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Invent Your Own Computer Games with Python,…
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Invent Your Own Computer Games with Python, 2nd Edition

by Al Sweigart

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The best introduction available for Python and to computer programming. Few introductory books actually take the time to explain "why" and "how" a program works like this book. ( )
  DMCrimson | Apr 6, 2011 |
Hey, kids, have you ever wanted to make your own VIDEO GAMES!?

Invent Your Own Computer Games with Python reminds me of a book I got from the library once when I was a very young boy. It was about making video games in BASIC, and I had some fun with it. Sweigart has taken the same approach (and probably the book he mentioned as being inspiration for his book was the same book I read as a child), and has given us an updated book for an updated programming language using updated computers.

The language, no longer BASIC, is Python, one of the more simple programming languages for newbies to learn.

While the first few examples are all text-based, the latter few delve into Python's ability to draw 2D images to your screen. I would imagine somebody with a computer and a penchant for learning Python through the medium of video games would have no problem devouring this book, which is freely available from Sweigart's website devoted to it (http://inventwithpython.com).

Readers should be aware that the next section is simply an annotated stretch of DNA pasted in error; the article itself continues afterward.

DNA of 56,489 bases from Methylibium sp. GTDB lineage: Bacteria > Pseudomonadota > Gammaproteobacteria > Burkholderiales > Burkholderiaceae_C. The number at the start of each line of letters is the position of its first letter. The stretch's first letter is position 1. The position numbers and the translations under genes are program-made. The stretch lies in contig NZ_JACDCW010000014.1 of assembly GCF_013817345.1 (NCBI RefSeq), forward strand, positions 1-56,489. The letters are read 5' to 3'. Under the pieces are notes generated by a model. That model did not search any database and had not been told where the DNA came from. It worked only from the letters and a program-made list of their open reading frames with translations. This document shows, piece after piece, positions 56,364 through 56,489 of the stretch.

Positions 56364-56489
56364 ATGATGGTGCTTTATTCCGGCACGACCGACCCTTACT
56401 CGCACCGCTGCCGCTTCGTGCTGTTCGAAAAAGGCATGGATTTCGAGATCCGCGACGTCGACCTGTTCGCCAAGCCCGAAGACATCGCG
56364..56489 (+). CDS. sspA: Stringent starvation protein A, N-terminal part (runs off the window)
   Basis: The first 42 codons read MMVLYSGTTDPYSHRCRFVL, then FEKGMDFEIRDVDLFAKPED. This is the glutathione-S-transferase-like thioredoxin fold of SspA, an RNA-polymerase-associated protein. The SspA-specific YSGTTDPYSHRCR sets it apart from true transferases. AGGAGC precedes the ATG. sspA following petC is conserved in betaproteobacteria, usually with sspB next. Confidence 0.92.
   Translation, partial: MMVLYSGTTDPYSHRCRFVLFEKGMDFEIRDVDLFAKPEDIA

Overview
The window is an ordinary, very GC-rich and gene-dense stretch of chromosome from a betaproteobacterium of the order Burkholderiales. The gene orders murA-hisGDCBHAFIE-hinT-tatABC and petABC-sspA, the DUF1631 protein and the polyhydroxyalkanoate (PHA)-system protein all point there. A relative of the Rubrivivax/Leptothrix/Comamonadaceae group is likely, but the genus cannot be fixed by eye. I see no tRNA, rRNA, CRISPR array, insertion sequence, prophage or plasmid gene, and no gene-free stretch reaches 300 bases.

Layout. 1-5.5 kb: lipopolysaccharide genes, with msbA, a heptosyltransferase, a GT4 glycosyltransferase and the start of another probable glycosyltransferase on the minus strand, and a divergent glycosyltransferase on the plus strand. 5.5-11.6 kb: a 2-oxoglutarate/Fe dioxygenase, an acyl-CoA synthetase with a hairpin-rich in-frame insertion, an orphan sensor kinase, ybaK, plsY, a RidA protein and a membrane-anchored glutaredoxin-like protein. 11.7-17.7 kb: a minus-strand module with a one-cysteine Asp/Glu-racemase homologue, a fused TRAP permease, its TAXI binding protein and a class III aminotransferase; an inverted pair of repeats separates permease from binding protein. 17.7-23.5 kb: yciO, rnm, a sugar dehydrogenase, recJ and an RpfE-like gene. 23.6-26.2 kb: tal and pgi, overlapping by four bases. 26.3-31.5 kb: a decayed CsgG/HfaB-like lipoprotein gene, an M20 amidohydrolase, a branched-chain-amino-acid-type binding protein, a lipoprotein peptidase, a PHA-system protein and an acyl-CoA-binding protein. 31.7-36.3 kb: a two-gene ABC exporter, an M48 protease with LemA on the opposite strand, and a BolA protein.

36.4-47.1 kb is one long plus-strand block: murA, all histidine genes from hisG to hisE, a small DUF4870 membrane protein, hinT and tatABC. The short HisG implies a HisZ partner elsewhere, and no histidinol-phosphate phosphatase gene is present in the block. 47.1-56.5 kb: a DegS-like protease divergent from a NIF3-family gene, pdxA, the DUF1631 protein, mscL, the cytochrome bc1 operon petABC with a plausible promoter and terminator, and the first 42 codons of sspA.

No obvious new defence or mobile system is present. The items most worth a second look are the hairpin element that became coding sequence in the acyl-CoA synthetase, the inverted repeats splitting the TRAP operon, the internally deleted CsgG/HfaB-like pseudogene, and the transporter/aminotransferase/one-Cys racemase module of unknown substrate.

While I, a seasoned programmer who knows enough Python to know he likes Perl better, found the book a little too simplistic for myself. Constantly, I was optimizing his code examples in my head (which I'm sure Sweigart also was tempted to do when he wrote them out). I realized, of course, that Sweigart was going for readability, and not for line of code reduction or fewer iterations. Optimization may be too advanced a topic to teach a kid wanting to make VIDEO GAMES.

The book is written towards a younger audience, but is completely readable, and understandable, by an older audience: you computer illiterate parents whose children fix your computers for you ALL THE TIME. This book could give you a little bit higher of an advantage when it comes to out-tech-ing your kid.

While the book was a wonderful introduction to programming and video games, I find that the amount of helpful make your own games resources are either outdated, or more a "make OUR own games." What I'd like to see, maybe is a Third Edition with optional exercises: "Congratulations: You're able to type in code exactly as it appears in a book. Now, do you understand it? Change the game so it does this instead!" Something like that.

I'd also like a Volume Two, in which Sweigart delves into the world of 3D games and network games. So, Al, if you're reading this, I fully expect such a book before too long. Okay?

Putting my personal feelings of Python aside, I found this book to be a valuable resource when it comes to teaching people (especially young people) how to program, which I feel empowers them to do what they want with their computer devices, have fun, and maybe even become the next big game development studio out there. ( )
  aethercowboy | Feb 18, 2010 |
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